The effects of the steadily increasing amount of plastic in the ocean are complex and not yet fully understood.
The effects of the steadily increasing amount of plastic in the ocean are complex and not yet fully understood. Scientists at GEOMAR Helmholtz Centre for Ocean Research Kiel have now shown for the first time that the uptake of microplastics by zooplankton can have significant effects on the marine ecosystem even at low concentrations. The study, published in the international journal Nature Communications, further indicates that the resulting changes may be responsible for a loss of oxygen in the ocean beyond that caused by global warming.
Plastic debris in the ocean is a widely known problem for large marine mammals, fish and seabirds. These animals can mistake plastic objects, such as plastic bags, for similar-looking food items, such as jellyfish. Tiny zooplankton can also mistake very small plastic particles for food and ingest them either accidentally or by chance (when the particles have combined with organic particles).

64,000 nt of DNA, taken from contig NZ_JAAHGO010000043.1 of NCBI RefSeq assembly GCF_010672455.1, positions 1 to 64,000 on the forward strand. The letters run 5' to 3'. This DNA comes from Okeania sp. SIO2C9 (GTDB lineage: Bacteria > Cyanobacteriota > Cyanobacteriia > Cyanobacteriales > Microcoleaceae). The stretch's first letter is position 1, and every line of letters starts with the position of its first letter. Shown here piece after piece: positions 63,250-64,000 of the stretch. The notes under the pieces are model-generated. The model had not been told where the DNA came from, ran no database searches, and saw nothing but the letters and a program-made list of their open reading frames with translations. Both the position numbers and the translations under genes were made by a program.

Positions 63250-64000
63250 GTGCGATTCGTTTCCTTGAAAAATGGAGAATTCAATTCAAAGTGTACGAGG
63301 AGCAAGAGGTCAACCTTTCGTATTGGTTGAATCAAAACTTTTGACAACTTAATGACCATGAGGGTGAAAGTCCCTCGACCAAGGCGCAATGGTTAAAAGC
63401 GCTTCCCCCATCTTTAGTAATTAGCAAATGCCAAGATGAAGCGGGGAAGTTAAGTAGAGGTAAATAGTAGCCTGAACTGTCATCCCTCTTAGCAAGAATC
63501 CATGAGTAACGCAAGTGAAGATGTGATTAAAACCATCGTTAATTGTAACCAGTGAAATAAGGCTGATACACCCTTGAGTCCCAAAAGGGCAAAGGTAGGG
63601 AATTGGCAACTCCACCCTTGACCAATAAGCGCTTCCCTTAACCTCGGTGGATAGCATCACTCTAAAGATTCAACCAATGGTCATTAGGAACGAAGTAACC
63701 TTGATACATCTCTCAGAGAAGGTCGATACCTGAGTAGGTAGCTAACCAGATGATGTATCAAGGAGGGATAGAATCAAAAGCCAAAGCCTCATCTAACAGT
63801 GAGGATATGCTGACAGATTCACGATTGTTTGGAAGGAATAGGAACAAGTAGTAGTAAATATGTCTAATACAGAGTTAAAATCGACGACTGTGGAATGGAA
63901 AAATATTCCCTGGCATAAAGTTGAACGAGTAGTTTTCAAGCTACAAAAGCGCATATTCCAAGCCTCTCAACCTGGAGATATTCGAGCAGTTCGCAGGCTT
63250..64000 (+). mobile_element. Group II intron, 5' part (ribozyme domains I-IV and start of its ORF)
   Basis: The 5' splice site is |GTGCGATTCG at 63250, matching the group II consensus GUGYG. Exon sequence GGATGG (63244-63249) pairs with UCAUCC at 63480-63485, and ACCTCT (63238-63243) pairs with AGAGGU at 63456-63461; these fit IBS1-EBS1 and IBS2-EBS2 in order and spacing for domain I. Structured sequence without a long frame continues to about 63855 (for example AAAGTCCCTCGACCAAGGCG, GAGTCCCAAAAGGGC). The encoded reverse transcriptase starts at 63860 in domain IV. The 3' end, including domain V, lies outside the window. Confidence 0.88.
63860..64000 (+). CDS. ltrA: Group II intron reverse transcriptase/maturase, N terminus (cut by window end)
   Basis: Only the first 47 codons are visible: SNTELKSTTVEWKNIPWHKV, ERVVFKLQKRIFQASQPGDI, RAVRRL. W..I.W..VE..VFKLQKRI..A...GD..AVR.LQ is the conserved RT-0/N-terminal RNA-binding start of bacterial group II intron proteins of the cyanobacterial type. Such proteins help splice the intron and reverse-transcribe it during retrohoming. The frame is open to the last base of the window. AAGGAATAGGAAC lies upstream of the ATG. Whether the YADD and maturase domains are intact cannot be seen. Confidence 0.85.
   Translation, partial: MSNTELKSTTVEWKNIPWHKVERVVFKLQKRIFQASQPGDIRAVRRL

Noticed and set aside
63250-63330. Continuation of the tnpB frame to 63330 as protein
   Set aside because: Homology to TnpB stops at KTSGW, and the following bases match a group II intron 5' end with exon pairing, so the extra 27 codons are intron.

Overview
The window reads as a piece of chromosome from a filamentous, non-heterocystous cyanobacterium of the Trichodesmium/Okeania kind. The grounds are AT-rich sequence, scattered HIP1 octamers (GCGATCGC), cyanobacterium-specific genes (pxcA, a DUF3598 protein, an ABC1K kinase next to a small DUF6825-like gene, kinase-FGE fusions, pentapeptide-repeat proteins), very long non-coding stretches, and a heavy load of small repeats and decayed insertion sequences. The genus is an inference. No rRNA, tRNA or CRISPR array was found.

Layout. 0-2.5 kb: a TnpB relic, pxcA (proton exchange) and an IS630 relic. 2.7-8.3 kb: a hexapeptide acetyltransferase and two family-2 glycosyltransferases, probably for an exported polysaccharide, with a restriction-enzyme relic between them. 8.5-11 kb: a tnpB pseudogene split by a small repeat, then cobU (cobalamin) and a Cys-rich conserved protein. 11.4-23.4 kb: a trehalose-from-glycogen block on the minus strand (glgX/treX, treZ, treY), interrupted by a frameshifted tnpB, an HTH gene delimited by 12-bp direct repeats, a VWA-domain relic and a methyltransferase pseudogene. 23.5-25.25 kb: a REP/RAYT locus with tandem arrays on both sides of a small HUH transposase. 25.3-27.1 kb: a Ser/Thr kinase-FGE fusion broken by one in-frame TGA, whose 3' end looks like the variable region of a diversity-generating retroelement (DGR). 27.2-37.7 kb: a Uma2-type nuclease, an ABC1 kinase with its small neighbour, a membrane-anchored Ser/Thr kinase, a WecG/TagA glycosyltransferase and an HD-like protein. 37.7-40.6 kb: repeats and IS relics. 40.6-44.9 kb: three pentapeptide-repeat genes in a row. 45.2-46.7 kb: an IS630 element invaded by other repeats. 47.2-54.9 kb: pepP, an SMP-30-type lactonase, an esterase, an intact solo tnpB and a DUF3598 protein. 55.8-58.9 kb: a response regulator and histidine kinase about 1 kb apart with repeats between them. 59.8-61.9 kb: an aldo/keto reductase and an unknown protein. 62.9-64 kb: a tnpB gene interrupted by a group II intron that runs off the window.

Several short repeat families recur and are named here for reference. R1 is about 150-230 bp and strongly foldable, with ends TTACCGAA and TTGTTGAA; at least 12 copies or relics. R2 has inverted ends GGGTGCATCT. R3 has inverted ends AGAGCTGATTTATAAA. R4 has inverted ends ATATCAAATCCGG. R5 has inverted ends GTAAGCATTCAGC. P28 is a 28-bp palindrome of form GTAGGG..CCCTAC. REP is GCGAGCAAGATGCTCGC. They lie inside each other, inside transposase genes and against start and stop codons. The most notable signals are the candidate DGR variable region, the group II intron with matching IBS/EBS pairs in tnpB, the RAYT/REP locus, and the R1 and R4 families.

The direct effects of such microplastic ingestion on zooplankton are poorly understood, but the broader effects on ecosystems of zooplankton replacing some of their food with plastic are much less well understood. Now, for the first time, a research team has used an Earth system model to simulate how zooplankton that ingest microplastics could affect the base of the ocean food web and nutrient cycling. The results, now published in the international journal Nature Communications, suggest that even low concentrations of microplastics can have a strong impact on ecosystems. “This influence is already sufficient to affect global nutrient cycling”, says Dr Karin Kvale, lead author of the study.
Read more at Helmholtz Centre for Ocean Research Kiel (GEOMAR)
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